As a christian, I find the “survival of the fittest” doctrine of evolution—that might makes right—to be the very opposite of the teachings of Christ. As a scientist, I find the evolutionary position to be unsound and self-contradictory.

The presumed evolutionary process requires extremely long ages. But it takes only one proof of a young age to refute completely the evolutionary hypothesis. Based on reasonable postulates, a great scope of observable data, and the fundamental laws of physics, there are several factors proving the earth, the moon, and the sun are too young for the presumed evolution to have taken place.

1. Receding moon. There is an easily understood physical proof that the moon is too young for its presumed evolutionary age. According to the laws of physics, the moon should be receding from the earth. These same laws show that the moon could never survive a nearness to the earth of less than 11,500 miles, a distance known as the Roche limit. Inside that limit, the tidal forces of our planet would break up a satellite of the moon’s dimensions into smaller pieces, resulting in something similar to the rings of Saturn. Therefore, the receding moon could never have been that close to the earth.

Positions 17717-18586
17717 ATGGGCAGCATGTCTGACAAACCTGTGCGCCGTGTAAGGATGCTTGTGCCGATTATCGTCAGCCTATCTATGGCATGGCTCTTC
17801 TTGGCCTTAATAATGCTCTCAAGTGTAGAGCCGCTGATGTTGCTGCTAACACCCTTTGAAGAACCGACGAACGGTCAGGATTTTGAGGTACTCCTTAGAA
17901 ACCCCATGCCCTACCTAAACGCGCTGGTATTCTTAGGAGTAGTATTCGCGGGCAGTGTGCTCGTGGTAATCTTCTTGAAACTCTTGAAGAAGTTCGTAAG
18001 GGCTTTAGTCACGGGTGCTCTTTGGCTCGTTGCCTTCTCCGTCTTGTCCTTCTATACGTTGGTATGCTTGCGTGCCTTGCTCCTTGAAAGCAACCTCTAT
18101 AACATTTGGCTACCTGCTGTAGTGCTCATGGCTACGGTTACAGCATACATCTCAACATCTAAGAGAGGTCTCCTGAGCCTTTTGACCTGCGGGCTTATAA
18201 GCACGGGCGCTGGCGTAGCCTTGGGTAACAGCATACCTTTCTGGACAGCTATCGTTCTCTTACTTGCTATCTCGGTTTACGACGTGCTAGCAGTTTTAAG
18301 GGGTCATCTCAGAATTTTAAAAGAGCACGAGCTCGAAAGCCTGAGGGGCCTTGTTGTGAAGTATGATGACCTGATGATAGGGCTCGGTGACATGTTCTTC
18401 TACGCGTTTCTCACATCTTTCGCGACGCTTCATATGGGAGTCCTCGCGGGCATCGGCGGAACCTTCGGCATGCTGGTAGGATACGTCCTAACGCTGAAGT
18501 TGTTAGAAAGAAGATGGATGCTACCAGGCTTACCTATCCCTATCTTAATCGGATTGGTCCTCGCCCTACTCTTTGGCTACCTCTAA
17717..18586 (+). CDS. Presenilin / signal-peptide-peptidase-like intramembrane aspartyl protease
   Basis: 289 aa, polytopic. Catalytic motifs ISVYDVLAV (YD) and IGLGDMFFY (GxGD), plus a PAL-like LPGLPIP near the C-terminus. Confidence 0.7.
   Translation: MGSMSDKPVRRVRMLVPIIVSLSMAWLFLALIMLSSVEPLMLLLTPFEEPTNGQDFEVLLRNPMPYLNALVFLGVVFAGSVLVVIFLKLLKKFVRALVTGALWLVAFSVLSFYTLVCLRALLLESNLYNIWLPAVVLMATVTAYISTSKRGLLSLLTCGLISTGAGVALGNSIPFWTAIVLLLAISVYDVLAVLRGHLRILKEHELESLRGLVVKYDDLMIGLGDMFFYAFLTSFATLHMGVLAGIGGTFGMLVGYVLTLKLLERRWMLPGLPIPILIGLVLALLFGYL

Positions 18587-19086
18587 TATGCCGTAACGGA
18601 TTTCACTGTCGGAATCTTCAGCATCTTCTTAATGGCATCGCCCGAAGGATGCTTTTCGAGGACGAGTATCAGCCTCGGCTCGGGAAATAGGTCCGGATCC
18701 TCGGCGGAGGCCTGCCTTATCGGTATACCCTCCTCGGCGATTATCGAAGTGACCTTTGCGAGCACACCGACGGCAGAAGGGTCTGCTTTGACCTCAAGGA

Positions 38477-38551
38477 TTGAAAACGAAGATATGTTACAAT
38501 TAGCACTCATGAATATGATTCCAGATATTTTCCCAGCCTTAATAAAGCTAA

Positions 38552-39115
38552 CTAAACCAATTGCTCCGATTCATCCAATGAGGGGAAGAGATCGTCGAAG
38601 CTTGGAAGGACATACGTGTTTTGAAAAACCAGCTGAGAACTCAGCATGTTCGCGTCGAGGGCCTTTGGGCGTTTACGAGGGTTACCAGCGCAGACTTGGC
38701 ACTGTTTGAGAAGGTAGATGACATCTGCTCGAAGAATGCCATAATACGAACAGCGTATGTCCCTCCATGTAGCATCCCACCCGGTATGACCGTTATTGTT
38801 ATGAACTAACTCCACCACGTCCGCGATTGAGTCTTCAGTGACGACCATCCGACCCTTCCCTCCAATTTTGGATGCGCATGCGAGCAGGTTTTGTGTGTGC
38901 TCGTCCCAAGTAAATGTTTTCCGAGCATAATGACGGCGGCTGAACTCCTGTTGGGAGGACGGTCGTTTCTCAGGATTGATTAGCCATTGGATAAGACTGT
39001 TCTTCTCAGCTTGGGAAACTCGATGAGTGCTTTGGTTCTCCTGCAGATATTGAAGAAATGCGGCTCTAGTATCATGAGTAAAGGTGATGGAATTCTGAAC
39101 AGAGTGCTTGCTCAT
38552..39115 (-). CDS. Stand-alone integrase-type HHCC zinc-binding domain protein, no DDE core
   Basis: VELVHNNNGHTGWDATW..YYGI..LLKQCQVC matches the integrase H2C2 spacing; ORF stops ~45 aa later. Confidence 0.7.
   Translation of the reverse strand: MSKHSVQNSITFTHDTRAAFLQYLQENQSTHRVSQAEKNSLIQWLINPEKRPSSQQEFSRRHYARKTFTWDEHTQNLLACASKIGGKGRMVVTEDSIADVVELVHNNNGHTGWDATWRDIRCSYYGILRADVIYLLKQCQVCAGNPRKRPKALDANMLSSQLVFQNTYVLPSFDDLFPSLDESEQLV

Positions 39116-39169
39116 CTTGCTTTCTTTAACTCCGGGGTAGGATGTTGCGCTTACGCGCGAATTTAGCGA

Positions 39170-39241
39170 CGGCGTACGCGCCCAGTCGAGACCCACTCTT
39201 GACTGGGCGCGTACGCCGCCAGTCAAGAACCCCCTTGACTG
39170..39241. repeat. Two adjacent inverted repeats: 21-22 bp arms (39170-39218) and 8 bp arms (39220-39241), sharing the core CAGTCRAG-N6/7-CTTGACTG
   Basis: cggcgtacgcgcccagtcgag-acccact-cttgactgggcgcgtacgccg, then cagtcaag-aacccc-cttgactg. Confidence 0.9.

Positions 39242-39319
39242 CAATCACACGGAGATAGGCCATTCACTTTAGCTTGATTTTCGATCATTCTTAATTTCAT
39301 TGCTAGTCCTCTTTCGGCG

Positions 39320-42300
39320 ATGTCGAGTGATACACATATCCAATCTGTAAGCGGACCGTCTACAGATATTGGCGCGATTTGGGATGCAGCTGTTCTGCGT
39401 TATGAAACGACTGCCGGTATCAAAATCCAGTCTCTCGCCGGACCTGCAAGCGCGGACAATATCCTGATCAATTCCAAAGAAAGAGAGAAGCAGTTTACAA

The physical reason for the moon’s recession from the earth relates to the friction of earth’s oceanic tides generated by the gravitational pull of the moon. The net result is that the earth’s spin rate is gradually slowing, and the days are getting slightly longer. Angular momentum is transferred from the earth to the moon, causing the moon to move slowly away from the earth.

If one multiplies the present recession speed of the moon by the presumed evolutionary age, the result would place the moon farther away from the earth ...

Subscriber access only You have reached the end of this Article Preview

To continue reading, subscribe now. Subscribers have full digital access.

Have something to add about this? See something we missed? Share your feedback here.

Our digital archives are a work in progress. Let us know if corrections need to be made.

Tags:
Issue: